Where and What to Eat in Saigon

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Where and What to Eat in Saigon

We’re heading into the peak travel season to Vietnam – the winter time when the heat subsides a little in the south, it gets cold in the north, and dreary damp in the central region. This may seem weird but for those of us not used to extreme humidity or heat, winter is the best time to go to Vietnam. Many people are gearing up for their trips abroad and I have recently been receiving more inquiries about where to go and what to eat in Vietnam – one of the major travel destinations these days. I don’t know why I’ve not done this before but I’m going to run a short series of postings based around the major tourist and travel hubs: Saigon (now called Ho Chi Minh City), Hue, and Hanoi.
Things change rapidly in Vietnam – it’s like a wild frontier land – so feel free to add your tips and insights below. It’s hard to keep up with the latest and greatest, but we can together build a nice repository of information to share with one another.
Where and What to Eat in Saigon
You can eat through all of Vietnam in Saigon, but be sure to sample southern Vietnamese specialties.

mon-nuong-ngon-do-an
street food in Ho Chi Minh City

To get started, sample regional foods without hassling baby plastic chairs on sidewalks here:
Quan An Ngon
138 Nam Ky Khoi Nghia Street, District 1. A great place to sample or get a primer on Vietnamese street food. Prices are fair, dishes are prepared well, and there is table service. Cooks line the perimeter of the restaurant so checkout the offerings before loading up on some of Viet favorites such as banh hoi chao tom (grilled shrimp on sugar cane with fine rice noodles), goi du du bo kho (green papaya and beef jerky salad), and oc nhoi (steamed stuffed snails with lemongrass). Beer on ice, fresh papaya juice, and cool soursop smoothies are among the choices for quenching thirst in the stifling heat. Right across from the Reunification Palace. Go in early or mid-afternoon to avoid waiting. After trying out the food here, you’re ready to eat on the street.
Go to a quan banh dan (a regular person’s joint), where customers compose reasonably-priced meals from a daily array of dishes that’s presented cafeteria style. I’ve eaten as such spots in wet markets and actual restaurants. Just step inside and see what’s being offered.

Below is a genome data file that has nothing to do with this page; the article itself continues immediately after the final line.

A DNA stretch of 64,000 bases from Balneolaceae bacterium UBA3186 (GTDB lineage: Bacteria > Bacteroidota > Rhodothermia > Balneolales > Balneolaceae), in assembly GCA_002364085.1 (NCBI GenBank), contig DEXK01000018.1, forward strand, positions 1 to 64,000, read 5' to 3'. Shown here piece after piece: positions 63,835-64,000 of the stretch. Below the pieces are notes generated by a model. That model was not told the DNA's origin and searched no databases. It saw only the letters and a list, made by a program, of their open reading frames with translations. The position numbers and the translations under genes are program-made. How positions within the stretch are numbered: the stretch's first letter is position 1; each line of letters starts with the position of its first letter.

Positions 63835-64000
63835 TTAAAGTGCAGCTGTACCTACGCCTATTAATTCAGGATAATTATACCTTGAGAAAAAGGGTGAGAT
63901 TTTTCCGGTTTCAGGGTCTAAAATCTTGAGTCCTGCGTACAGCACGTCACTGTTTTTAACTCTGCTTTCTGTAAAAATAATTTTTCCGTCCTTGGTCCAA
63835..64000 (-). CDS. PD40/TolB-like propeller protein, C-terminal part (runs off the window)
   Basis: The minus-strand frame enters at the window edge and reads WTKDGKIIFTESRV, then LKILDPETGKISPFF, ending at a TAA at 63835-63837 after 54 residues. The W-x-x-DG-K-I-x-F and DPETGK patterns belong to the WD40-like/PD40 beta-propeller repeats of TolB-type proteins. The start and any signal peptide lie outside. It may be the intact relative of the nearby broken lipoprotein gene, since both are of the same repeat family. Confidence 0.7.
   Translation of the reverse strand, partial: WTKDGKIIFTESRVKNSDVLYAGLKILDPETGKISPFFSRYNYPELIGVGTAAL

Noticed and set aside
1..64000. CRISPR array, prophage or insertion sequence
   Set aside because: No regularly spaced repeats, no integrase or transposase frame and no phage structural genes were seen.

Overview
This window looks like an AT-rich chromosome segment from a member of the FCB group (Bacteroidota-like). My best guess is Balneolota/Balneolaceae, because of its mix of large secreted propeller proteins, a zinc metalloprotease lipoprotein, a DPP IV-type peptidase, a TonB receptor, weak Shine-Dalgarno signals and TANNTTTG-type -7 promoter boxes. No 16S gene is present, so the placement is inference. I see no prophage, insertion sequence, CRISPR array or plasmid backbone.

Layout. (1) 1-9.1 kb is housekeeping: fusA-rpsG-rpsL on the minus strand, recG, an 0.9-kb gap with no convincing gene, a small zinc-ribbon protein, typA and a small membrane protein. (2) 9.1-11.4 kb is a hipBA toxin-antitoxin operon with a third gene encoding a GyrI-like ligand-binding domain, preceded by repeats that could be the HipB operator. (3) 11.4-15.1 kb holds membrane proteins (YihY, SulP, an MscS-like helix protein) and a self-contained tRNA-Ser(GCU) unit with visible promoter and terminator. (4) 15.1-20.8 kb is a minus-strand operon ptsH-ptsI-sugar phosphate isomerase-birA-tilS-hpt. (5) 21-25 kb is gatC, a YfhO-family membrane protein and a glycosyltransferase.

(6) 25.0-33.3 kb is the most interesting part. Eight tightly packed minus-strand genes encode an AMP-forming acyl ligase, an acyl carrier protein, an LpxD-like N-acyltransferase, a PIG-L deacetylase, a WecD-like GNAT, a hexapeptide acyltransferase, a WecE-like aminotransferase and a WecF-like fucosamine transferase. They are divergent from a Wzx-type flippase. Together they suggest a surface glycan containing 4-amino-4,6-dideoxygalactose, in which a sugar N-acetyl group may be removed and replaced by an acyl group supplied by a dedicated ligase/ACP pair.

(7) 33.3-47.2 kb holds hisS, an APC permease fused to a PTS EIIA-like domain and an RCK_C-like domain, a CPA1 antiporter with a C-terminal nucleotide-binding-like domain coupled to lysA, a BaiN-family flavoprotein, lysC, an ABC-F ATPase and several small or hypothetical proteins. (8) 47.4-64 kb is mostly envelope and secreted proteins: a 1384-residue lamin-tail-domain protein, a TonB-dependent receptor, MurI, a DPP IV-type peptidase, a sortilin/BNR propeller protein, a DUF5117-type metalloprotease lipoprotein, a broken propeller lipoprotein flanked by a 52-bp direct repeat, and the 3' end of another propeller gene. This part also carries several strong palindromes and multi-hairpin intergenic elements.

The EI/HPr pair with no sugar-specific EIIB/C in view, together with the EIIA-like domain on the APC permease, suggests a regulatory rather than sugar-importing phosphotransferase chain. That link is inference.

Minh Duc
100 Ton That Tung Street, Ben Thanh Ward, District 1
When I went for dinner, it was rowdy with Vietnam’s youth culture (more than half of the country’s population was born after 1975). The boisterous customers and uniformed waiters, mostly under 30, enlivened their stark surroundings defined by the usual tile, florescent lighting, folding metal tables, and plastic stools. Like everyone else, we perched upon our stools, quaffed cold beers and dug into sour fish soup, spicy pickled green papaya, fish simmered in caramel sauce, and rice. Look at the food then tell the waiter what you want. There are two locations.
Eat Saigon specialties, such as banh xeo (literally sizzling crepes)a wondrous crisp chewy crepe filled with pork, shrimp, and bean sprouts. Break off a piece, wrap it in lettuce with herbs and dunk in the nuoc cham dipping sauce.

Banh Xeo

103, district 5. Banh Xeo 46A uses large skillets to make their crepes but at Ngoc Son, the young women out front fry the crepes in woks. The result is not as chewy crisp but amazing tasting, nevertheless. The outdoor garden eating area is fun in the evening.
Have pho not just for breakfast, but lunch and dinner too! It’s all around you and here’s an oldie but a goody:
Pho Hoa
260C Pasteur, District 3. Established in the 1950s, this is one of the oldest pho shops in Saigon and continues to serve terrific beef noodle soup. The very large bowls come with puff pastry rounds and banana leaf items. Eat one and they’ll charge you extra. It is not related to the international chain of Pho Hoa restaurants.
Eat tropical fruit till you drop. Buy durian 24/7 on Nguyễn Tri Phương street where multiple vendors set up shop on the sidewalk. Ask the taxi to take you. You can sell the durian as you approach. If you’re not into creamy but stinky durian, stick with the creamy mangos, custard apple, and bananas from the wet markets.

Phu Xuan Restaurant
128 Dinh Tien Hoang St., Da Kao Ward, D.1. Excellent Hue food in exceptionally tiny restaurant. They obtain ingredients from small producers and farms. Antiques, polite service, high-quality food.
Get takeaway from a bakery/deli like this one:
Nhu Lan
64-68 Ham Nghi St., District 1. A huge deli/bakery/prepared-foods business located on a busy corner. You can get banh mi, Chinese roasted meats, steamed cassava and bao, rice plates, all kinds of Viet takeaway. Their baguette facilities are on site. There are many Nhu Lan bakeries abroad and their model is this one.